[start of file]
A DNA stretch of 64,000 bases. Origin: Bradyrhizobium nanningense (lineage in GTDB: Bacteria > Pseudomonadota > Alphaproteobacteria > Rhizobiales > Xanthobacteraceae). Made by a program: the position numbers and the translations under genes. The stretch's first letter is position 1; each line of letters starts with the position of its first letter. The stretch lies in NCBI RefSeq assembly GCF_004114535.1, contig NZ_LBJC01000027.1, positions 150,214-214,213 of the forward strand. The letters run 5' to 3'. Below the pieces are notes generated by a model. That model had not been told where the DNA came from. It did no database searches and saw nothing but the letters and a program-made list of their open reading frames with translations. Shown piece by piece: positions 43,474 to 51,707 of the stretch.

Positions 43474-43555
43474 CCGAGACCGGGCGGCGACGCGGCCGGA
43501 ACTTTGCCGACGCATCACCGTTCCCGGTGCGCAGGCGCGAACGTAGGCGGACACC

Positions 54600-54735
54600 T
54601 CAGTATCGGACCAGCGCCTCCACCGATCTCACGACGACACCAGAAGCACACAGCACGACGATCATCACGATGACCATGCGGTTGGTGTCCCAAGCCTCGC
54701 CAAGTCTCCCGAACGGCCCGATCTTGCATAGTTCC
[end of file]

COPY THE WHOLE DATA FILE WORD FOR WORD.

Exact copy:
A DNA stretch of 64,000 bases. Origin: Bradyrhizobium nanningense (lineage in GTDB: Bacteria > Pseudomonadota > Alphaproteobacteria > Rhizobiales > Xanthobacteraceae). Made by a program: the position numbers and the translations under genes. The stretch's first letter is position 1; each line of letters starts with the position of its first letter. The stretch lies in NCBI RefSeq assembly GCF_004114535.1, contig NZ_LBJC01000027.1, positions 150,214-214,213 of the forward strand. The letters run 5' to 3'. Below the pieces are notes generated by a model. That model had not been told where the DNA came from. It did no database searches and saw nothing but the letters and a program-made list of their open reading frames with translations. Shown piece by piece: positions 43,474 to 51,707 of the stretch.

Positions 43474-43555
43474 CCGAGACCGGGCGGCGACGCGGCCGGA
43501 ACTTTGCCGACGCATCACCGTTCCCGGTGCGCAGGCGCGAACGTAGGCGGACACC

Positions 54600-54735
54600 T
54601 CAGTATCGGACCAGCGCCTCCACCGATCTCACGACGACACCAGAAGCACACAGCACGACGATCATCACGATGACCATGCGGTTGGTGTCCCAAGCCTCGC
54701 CAAGTCTCCCGAACGGCCCGATCTTGCATAGTTCC